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Harnessing the potential of technology to strengthen the long-term care sector (part 1)

The Bottom Line

  • The COVID-19 pandemic has affected those in long-term care homes in Canada more than others. 

  • Making greater use of technology has been identified as a potential solution to help address some of the biggest problems in long-term care and to improve the health and well-being of residents. 

  • Several factors make it hard to identify and harness the potential of technology in long-term care homes, including: residents of long-term care homes have complex health and social needs; there are many long-standing issues in the long-term care sector across Canada; and the full potential of technology isn’t being used to address these issues and to improve the quality of life for residents, caregivers and their families.

The COVID-19 pandemic has affected those in long-term care homes in Canada more than others. This has been driven, in part, by residents being more at risk for serious and life-threatening health concerns from COVID-19. It has also been made worse by long-standing issues in long-term care homes that have been left unaddressed (for example, staffing problems and outdated buildings).(1; 2)

This has led to the development of several recommendations to strengthen the sector.(1; 3; 4) Making greater use of technology has been identified as a potential solution to help address some of the biggest problems in long-term care and to improve the health and well-being of residents. Technology may have various benefits, such as:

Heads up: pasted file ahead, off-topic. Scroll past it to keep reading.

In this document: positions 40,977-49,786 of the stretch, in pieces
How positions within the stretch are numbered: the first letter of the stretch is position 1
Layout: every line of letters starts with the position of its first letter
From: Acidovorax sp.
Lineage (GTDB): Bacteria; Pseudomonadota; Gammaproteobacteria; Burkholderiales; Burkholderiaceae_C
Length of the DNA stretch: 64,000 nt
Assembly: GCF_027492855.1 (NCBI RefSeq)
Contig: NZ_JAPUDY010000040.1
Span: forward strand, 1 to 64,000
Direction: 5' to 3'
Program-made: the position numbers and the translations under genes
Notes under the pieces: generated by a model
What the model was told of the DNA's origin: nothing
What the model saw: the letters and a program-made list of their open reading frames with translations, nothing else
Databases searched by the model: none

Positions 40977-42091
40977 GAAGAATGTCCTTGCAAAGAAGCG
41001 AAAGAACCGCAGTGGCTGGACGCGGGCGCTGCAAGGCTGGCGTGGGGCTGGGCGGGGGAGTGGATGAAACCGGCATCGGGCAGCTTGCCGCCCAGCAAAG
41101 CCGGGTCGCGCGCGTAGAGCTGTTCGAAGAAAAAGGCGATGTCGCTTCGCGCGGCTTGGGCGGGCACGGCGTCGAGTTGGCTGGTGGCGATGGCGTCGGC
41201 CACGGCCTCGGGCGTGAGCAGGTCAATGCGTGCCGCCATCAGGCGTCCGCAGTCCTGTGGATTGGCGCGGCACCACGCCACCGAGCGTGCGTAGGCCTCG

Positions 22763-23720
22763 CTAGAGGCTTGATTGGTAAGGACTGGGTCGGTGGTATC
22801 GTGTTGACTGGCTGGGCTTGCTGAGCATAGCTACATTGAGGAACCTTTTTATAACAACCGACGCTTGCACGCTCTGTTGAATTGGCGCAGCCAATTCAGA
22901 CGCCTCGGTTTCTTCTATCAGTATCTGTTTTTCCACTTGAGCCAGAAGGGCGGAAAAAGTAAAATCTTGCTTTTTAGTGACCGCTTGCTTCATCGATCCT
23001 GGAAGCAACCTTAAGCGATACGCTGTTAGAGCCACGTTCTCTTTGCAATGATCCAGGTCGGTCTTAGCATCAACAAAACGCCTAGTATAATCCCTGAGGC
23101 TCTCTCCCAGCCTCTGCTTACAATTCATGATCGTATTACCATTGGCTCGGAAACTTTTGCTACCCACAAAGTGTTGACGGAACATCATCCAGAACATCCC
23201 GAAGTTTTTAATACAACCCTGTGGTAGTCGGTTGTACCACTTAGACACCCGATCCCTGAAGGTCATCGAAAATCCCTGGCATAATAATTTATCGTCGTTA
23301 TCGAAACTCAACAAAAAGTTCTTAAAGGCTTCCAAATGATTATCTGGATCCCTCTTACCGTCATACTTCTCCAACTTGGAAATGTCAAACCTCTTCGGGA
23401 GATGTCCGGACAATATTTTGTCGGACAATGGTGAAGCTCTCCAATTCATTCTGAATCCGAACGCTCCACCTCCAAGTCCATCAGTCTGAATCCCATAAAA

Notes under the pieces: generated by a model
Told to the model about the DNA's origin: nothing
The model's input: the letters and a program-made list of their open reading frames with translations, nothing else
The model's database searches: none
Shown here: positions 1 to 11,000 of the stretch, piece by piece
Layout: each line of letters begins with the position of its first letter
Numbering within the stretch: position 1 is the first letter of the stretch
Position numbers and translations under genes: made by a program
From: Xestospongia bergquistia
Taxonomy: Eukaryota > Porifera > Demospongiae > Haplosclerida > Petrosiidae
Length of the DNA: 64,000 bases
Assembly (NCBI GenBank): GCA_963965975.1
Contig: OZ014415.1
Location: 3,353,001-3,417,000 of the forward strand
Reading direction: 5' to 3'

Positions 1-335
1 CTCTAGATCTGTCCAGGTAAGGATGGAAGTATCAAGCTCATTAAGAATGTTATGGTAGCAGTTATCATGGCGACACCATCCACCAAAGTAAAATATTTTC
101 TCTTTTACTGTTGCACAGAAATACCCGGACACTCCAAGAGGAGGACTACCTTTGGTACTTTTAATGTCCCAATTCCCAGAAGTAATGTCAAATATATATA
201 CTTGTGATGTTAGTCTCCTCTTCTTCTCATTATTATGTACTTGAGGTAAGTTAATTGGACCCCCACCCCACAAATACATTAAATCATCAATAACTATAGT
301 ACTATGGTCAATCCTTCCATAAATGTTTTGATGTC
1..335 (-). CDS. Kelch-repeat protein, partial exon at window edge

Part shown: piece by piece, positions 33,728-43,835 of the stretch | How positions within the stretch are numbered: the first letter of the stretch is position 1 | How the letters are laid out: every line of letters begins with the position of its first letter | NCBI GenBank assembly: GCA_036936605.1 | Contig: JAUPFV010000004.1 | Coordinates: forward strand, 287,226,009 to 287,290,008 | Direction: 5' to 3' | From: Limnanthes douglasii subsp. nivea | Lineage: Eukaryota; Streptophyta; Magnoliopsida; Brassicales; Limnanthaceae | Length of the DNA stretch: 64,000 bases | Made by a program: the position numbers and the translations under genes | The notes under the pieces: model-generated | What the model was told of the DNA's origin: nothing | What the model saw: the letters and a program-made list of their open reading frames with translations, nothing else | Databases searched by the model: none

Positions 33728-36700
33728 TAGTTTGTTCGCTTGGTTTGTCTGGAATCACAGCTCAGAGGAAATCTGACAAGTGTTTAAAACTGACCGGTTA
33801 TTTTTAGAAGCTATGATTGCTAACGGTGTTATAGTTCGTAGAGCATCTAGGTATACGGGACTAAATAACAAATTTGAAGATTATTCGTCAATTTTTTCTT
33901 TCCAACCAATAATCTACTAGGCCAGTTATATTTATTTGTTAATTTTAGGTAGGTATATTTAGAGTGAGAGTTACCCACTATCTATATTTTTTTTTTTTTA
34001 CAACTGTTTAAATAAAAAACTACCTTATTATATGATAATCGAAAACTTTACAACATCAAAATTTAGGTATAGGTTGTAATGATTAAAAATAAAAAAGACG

- helping residents who travel around the facility (for example, door sensors);
- promoting social interaction among residents (for example by delivering social programming online);
- facilitating virtual visits with care providers, caregivers, families and friends (for example through video calls);
- facilitate communication between facilities, and between the various care providers (for example, through electronic health-record systems);
- help to monitor the safety of residents (for example, global positioning systems (GPS) to locate wandering residents, health monitors, emergency response devices, and devices to monitor the usage of appliances);
- touchless hardware and voice-activated devices (for example, asking “Google” or “Alexa” to call the nurse and/or front-desk staff, and activate features in rooms such as lights, blinds, heating, ventilation and air conditioning, and entertainment); and
- artificial intelligence (for example, to support early disease detection, more precise diagnosis, and personalized treatments, or to continuously detect changes in activity and behaviour patterns for early detection of health issues).(1; 5; 6)

Figure 1 below describes some of the types of technologies that could be used in long-term care homes.

Figure 1: Types of technologies in long-term care homes (7)

Sans titre